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HaderTurul t1_jegtisf wrote

Might that have something to do with the fact that farms account for more land area than cities? And the fact that they didn't count some particulates commonly produced in cities?

Edit; oh, and this was a computer simulation, just so you guys know.


AllanfromWales1 t1_jeg8wdu wrote

Are all <2.5 micrometer particles equally damaging, or does the chemical constitution of the particle affect the harm it does?


marketrent OP t1_jegadsg wrote

See the first three paragraphs in the ‘Introduction’ section of the City and Environment Interactions paper.


AllanfromWales1 t1_jegbls4 wrote

I don't see anything in those paragraphs which addresses my question.


marketrent OP t1_jegce7d wrote

Have you tried searching the literature?


AllanfromWales1 t1_jegmxhi wrote

Which literature?


marketrent OP t1_jegpm2p wrote

The numerical citations in the paragraphs I refer to.


AllanfromWales1 t1_jegptaa wrote

You could, of course, just tell me the answer..


ledow t1_jegzyzm wrote

In the time you've been arguing you could have found the answer for yourself multiple times over.

As a multi-PhD teacher friend of mine has to regularly say: "You don't get to give me homework, you're the one who needs to learn the answer".


AngloSaxonEnglishGuy t1_jegujns wrote

Even more reason to pave over farm land, and build more housing estates!

We get to have even more people move here, and we actually reduce pollution!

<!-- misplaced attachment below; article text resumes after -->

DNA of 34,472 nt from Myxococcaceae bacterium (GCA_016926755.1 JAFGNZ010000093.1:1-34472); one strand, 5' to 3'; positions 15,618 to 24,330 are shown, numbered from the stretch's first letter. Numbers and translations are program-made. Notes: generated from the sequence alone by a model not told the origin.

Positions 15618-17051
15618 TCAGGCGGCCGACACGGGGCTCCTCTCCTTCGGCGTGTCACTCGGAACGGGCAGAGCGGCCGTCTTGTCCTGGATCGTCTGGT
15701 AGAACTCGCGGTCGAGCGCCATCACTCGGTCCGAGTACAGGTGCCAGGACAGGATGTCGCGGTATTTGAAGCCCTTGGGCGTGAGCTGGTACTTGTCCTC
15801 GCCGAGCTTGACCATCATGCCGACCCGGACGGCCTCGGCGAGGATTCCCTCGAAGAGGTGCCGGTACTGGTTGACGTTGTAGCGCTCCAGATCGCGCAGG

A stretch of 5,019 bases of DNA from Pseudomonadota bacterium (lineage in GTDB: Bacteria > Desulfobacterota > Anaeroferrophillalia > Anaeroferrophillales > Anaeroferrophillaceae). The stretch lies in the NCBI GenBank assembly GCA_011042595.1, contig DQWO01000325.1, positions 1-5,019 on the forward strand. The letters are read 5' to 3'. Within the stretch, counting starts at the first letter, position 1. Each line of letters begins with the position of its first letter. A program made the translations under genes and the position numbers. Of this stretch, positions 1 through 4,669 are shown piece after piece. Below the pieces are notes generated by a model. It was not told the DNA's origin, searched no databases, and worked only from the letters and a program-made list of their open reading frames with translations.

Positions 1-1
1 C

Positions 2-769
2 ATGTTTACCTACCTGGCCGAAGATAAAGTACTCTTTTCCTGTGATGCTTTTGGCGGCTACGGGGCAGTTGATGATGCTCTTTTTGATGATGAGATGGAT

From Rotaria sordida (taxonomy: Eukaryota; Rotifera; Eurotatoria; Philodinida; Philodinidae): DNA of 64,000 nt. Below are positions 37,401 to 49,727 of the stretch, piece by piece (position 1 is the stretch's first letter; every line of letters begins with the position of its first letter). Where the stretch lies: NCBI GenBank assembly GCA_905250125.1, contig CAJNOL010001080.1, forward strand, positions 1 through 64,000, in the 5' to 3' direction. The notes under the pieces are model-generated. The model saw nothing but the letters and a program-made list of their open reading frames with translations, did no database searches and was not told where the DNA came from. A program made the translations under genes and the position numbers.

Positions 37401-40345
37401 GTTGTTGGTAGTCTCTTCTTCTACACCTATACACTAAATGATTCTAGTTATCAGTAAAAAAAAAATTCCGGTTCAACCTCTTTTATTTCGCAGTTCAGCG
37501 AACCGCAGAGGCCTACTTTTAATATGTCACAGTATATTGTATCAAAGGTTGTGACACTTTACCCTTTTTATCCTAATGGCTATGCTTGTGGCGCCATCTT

It's win win.


marketrent OP t1_jeg6fr4 wrote

Excerpt from the linked summary^1 about research published in City and Environment Interactions:^2

>First author Dr Jamie Kelly, who conducted the research while based at UCL Geography before moving to the Centre for Research on Energy and Clean Air, said: “We were surprised to find how pervasive the contribution of agricultural emissions of ammonia to particulate pollution really is.

>“Particulate pollution across the UK is dominated by aerosols formed from rural agricultural emissions of ammonia. This influence extended from rural areas to mid-sized cities like Leicester, large cities like Birmingham and, for the UK, anomalously large cities like London.

>“This is because ammonia and aerosol particles can stay suspended in the atmosphere for days to a few weeks and so be transported long distances.”

>This kind of fine particulate pollution can have serious health effects, with estimates saying it may contribute to between 29,000 and 99,000 additional premature deaths each year in the UK.


>The team ran multiple simulations with different pollution sources turned on and off, to see how each source contributed to the spread of particulate pollution.

>They found that UK agriculture contributed 38% of the particulate pollution in Leicester and 32% in Birmingham. Even in large cities like London, agriculture contributed 25% of the city’s pollution.

>Cities only contributed between about 13-24% to their own pollution, mostly from traffic, energy production, industry, and furnaces in commercial and residential locations.

>Senior author Dr Eloise Marais (UCL Geography) said: “Our work has identified that addressing urban air pollution doesn’t only require local solutions like ultra-low emission or clean air zones, but also national-scale measures that reduce ammonia emissions from rural agriculture.

>“Such actions have potentially large health benefits, as the fine particulate matter pollution formed from ammonia is a leading global health risk.”

^1 University College London, 31 Mar. 2023,

^2 Jamie M. Kelly et al. Diagnosing domestic and transboundary sources of fine particulate matter (PM2.5) in UK cities using GEOS-Chem. City and Environment Interactions 18, 100100 (2023).


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